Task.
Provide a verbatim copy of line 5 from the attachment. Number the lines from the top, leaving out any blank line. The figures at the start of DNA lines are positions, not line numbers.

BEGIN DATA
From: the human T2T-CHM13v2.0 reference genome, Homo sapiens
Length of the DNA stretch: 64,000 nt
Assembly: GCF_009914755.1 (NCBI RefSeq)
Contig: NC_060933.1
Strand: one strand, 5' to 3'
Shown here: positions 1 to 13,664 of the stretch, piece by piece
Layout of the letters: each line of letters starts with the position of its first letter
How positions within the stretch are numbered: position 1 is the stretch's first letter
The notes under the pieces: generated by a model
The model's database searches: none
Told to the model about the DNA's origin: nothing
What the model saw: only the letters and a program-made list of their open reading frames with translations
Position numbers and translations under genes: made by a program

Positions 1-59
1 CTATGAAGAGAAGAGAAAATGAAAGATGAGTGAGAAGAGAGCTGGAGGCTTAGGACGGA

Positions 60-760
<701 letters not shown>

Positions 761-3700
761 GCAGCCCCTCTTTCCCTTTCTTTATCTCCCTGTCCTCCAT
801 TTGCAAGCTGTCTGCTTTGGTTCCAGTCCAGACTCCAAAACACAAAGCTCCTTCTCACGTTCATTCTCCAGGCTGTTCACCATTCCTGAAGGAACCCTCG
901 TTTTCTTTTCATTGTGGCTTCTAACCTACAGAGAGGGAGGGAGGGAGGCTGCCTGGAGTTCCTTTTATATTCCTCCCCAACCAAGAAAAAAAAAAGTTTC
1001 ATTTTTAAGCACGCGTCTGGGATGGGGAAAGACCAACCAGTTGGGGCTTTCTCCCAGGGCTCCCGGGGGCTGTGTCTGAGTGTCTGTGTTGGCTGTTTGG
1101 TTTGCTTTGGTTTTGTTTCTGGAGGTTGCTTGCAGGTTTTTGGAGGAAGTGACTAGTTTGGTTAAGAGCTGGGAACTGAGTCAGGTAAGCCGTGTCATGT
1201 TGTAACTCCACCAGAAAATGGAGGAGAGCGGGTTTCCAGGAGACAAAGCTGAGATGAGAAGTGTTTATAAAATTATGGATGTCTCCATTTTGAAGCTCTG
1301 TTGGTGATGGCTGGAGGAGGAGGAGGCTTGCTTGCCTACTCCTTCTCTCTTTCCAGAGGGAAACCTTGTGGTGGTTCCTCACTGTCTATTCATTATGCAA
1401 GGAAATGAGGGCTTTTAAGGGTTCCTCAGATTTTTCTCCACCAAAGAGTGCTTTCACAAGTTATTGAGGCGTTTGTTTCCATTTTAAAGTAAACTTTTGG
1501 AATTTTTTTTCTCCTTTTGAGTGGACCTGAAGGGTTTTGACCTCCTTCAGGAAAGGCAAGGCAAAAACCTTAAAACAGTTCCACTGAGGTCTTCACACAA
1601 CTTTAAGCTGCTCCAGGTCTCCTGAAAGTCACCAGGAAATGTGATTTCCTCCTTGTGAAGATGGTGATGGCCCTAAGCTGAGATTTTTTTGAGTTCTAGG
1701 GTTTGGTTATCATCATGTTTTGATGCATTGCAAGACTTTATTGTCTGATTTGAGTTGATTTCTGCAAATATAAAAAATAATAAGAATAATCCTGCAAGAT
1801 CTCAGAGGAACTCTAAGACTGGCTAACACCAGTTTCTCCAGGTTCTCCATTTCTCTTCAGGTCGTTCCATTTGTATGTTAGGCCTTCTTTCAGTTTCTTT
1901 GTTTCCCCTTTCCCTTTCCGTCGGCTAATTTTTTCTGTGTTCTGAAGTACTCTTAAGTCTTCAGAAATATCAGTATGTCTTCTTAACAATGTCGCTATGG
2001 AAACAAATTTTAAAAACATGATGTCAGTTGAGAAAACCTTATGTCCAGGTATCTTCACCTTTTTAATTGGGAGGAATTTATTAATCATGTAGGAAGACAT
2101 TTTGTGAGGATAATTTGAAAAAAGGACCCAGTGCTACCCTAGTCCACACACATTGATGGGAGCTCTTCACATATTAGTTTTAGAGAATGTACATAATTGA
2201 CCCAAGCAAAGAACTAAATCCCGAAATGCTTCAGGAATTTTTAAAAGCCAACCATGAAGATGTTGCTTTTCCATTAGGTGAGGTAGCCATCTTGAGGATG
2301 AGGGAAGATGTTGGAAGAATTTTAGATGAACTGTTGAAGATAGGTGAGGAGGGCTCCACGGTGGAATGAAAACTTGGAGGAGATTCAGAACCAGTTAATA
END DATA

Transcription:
Strand: one strand, 5' to 3'